Take Two: US inflation data suggests aggressive Fed hike; EU plans energy response
What do you need to know?
US inflation eased slightly in August, but prices still rose more than expected, prompting renewed anticipation that the Federal Reserve (Fed) will announce a third 75-basis-point interest rate rise this week. Annual inflation was 8.3% in August, down from 8.5% in July – largely reflecting lower petrol costs – but core inflation rose unexpectedly to 6.3% from 5.9%. Elsewhere, UK inflation eased to 9.9% in August from July’s 10.1%, while the Eurozone number was confirmed at 9.1%. US equities slipped after the US inflation release, but the S&P 500 made a partial recovery and was down 2.57% over the week to Thursday’s close. The MSCI World Index was down 1.65%.1
Around the world
European Commission President Ursula von der Leyen proposed measures to lessen the influence of gas on the electricity market and raise €140bn from a windfall tax on fossil fuel firms. Those funds would be used by national governments to help people and businesses struggling with higher energy costs prompted by Russia’s invasion of Ukraine. The announcement came as a Ukraine counter-offensive saw it reclaim large areas of land in the north-east of the country. During the week European benchmark gas prices moved back to lows last seen in July and were well below the highs of late August.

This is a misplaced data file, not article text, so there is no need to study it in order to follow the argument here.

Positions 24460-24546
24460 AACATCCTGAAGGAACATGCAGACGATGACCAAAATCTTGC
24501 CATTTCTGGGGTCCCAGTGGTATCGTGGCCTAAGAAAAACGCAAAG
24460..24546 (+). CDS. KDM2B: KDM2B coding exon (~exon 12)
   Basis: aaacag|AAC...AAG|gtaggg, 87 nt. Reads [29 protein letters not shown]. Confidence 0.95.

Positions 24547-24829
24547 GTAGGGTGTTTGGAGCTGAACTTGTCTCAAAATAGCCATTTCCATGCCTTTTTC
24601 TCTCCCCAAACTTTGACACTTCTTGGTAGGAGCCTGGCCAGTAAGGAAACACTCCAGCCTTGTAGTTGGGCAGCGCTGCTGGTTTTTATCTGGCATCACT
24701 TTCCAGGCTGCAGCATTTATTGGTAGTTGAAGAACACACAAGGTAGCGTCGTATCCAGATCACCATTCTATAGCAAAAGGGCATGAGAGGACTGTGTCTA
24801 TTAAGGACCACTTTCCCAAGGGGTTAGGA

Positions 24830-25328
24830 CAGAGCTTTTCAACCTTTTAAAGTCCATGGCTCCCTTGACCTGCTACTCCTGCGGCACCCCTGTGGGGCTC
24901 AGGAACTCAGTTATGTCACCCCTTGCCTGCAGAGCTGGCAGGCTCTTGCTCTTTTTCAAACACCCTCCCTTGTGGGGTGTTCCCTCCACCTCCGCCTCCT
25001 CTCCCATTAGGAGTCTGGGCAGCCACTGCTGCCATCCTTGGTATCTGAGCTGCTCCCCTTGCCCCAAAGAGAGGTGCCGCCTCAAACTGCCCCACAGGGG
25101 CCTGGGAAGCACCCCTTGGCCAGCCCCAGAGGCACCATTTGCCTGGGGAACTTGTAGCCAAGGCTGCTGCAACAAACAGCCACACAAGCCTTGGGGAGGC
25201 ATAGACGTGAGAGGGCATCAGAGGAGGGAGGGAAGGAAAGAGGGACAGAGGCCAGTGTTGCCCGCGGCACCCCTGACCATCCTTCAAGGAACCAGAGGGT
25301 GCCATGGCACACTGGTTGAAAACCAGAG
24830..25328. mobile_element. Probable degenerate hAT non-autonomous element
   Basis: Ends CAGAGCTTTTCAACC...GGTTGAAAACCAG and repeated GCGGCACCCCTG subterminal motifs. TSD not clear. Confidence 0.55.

Figure in Focus: $12tn
The global transition to green energy could save as much as $12tn by 2050, according to a study by Oxford University. The estimate is based on projections of the falling cost of renewable technology relative to fossil fuels. The last few decades have seen solar and wind energy costs decline by almost 10% a year while fossil fuel prices have continued to face market volatility and inflation. The study predicts that public policy support, the growth of green technologies and soaring energy prices will allow the cost of renewables to improve at a faster pace than previously anticipated.
Words of Wisdom:
Quantitative tightening (QT): The practice of reducing a central bank’s balance sheet and effectively taking liquidity out of the economy. The Fed, Bank of England and Bank of Canada are using QT as part of their efforts to tackle rampant inflation, allowing the bonds it holds to mature without replacing them. Reports have suggested the European Central Bank may start discussing QT in October. It is the reverse of the now well-known practice of quantitative easing (QE), which has supplemented monetary policy easing since the 2008 financial crisis, and seen central banks buying bonds to reduce yields and stimulate economic activity.
What’s coming up?
Monday is a public holiday in the UK and a number of other countries due to the funeral of Queen Elizabeth II. Several major central banks meet to set interest rates this week, starting with the Fed on Wednesday and the Bank of Japan and the Bank of England on Thursday. Economic data released this week includes Japanese inflation on Monday while Canada reports its latest inflation figures on Tuesday. On Friday, Purchasing Managers’ Indices are reported for the Eurozone, UK and US. Italian voters go to the polls on Sunday for the country’s General Election.